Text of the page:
EDITORIAL: Are we using the right icons?

It’s not as easy as you think to get your point across in pictures. The modern science of iconography goes back to the early 20th century when modernists tried to create an international language of pictures. The most well known examples are the AIGA symbols for public spaces, which are used worldwide to show you everything from the location of the restroom to the place you can check your coat. The problem is, as universal as those symbols seemed when they were first designed, they carry with them a cultural context that has quickly become outdated. Take, for example…

You know what it means, but think about it.. how many ladies wear skirts as a matter of habit? What if you were in Scotland… would the icon still make sense? This icon is just loaded with cultural context, and for that reason it’s been replaced in some places with even more obscure icons. For example, California ladies’ rooms are required to show a large circle, while mens’ rooms show a downward pointing triangle. (Get your minds out of the gutter, the shapes aren’t supposed to represent anything.)

While it’s hard to imagine that the era of the modern smartphone has only been with us for seven years, it’s already spawned numerous icons that make absolutely no sense unless you understand the cultural context. The icon for e-mail is innocuous enough, and to be truthful most of us still get “snail mail.” So, making the icon a little envelope makes sense. What about the icon for settings? It’s either a gear or a series of old-fashioned sliding switches. Does that make a lot of sense?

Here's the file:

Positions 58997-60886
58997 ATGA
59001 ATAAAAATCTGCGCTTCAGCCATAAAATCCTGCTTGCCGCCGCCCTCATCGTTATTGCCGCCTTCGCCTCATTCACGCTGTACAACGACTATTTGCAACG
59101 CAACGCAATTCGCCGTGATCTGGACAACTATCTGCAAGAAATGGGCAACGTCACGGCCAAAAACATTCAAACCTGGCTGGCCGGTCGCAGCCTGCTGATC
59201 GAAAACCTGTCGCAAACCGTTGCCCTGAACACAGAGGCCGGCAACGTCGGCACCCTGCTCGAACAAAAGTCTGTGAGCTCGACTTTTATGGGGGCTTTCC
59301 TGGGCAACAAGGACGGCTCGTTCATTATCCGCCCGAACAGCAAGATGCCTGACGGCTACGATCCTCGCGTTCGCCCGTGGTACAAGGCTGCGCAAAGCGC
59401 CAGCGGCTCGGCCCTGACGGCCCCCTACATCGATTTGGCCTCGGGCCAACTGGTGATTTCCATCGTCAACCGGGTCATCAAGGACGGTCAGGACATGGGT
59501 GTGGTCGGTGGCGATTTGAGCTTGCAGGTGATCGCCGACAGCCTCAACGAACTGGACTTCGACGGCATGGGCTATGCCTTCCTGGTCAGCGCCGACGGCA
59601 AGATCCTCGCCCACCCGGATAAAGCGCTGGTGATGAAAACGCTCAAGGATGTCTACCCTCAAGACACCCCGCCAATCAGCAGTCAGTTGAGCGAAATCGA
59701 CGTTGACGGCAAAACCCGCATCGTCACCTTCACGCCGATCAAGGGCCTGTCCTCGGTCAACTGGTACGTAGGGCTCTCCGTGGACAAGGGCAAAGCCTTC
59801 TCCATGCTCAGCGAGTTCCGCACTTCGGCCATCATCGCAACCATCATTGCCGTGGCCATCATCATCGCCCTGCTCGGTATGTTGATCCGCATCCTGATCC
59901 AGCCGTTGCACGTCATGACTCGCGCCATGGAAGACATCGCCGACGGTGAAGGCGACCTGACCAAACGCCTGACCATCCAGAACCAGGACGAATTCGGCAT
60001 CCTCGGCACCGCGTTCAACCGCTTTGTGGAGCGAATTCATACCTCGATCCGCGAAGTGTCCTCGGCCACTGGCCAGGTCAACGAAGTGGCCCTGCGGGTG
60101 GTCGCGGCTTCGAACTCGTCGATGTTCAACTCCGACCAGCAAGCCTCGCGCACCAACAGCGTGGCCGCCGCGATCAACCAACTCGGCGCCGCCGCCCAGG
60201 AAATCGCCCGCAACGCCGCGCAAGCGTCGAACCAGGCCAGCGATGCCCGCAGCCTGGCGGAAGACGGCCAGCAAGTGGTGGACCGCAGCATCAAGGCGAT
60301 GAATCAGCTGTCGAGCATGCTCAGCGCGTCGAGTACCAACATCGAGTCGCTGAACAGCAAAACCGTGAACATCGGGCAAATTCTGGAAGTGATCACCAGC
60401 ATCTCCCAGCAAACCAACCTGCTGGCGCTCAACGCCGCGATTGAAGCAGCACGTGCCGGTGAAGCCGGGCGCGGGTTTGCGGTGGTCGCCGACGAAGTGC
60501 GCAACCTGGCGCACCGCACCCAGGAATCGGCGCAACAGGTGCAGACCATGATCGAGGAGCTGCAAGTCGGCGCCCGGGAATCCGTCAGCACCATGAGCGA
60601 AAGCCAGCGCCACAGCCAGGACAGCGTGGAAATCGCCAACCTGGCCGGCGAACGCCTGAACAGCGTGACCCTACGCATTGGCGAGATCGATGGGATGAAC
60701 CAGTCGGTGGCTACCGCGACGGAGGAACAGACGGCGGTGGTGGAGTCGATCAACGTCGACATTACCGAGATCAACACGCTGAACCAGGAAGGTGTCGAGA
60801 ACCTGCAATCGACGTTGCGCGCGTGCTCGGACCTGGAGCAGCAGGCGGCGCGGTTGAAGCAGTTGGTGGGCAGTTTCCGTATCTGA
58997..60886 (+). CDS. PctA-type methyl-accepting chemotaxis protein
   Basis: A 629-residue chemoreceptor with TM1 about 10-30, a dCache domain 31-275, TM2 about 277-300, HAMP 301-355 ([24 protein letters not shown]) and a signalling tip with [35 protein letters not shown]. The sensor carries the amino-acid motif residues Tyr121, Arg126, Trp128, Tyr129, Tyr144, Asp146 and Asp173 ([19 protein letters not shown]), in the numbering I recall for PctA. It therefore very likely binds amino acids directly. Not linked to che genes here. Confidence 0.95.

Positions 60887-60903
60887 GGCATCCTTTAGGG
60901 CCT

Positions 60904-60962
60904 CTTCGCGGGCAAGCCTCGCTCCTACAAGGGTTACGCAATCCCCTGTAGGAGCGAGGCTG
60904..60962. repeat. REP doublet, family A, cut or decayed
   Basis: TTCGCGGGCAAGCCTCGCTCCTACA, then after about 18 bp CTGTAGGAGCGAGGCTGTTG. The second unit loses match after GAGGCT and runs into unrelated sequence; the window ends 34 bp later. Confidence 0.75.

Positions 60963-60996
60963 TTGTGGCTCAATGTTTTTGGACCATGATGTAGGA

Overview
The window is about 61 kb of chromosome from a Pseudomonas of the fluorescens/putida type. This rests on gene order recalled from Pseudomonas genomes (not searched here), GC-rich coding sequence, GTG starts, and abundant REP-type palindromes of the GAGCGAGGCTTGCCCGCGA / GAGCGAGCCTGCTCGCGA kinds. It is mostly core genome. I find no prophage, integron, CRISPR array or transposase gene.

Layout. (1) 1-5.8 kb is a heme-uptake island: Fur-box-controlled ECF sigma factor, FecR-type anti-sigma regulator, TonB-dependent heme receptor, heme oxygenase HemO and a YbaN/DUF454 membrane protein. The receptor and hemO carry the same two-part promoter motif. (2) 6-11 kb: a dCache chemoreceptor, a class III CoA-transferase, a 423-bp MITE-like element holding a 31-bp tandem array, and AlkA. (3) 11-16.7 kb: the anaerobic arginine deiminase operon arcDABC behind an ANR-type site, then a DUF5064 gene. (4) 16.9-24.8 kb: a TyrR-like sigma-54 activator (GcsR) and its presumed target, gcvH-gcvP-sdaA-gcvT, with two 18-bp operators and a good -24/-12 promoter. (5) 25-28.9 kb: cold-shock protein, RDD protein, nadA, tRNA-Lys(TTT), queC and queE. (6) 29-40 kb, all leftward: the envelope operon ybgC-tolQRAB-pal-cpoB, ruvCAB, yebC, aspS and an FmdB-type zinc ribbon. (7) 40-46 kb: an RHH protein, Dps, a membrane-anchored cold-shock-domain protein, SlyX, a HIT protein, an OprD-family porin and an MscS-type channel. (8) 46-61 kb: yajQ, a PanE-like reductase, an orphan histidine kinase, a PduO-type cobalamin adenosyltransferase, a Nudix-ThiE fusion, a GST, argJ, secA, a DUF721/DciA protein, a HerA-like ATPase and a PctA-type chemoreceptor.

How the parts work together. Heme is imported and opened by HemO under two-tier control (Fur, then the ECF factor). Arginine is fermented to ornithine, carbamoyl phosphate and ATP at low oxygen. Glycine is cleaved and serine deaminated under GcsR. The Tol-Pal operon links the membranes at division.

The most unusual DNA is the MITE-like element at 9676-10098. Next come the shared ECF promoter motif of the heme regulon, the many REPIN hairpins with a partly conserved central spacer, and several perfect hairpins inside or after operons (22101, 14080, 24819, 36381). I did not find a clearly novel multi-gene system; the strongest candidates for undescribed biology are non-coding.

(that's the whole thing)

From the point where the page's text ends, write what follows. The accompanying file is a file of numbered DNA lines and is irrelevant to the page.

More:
Or, take for example the record icon, which looks like the image above, perhaps sans a bit of the mid-2000s shininess. Does that look like a microphone to you? If so, you understand that before most of us were born, microphones looked like this:

Even so, you’ve probably never seen one in person. The overwhelming number of microphones you’ve seen look like little holes, that’s all there is too them.

Today, in 2014, there’s still enough cultural context that people are able to understand why their electronic devices have pictograms of gears, envelopes, old microphones, and sliding switches. What happens in 2024? 2034? Pictograms are far from universal, as the people in charge of storing nuclear waste have discovered. How do you tell people 20,000 years from now that digging in the ground is hazardous? Luckily user interface designers only have to worry about the near term future.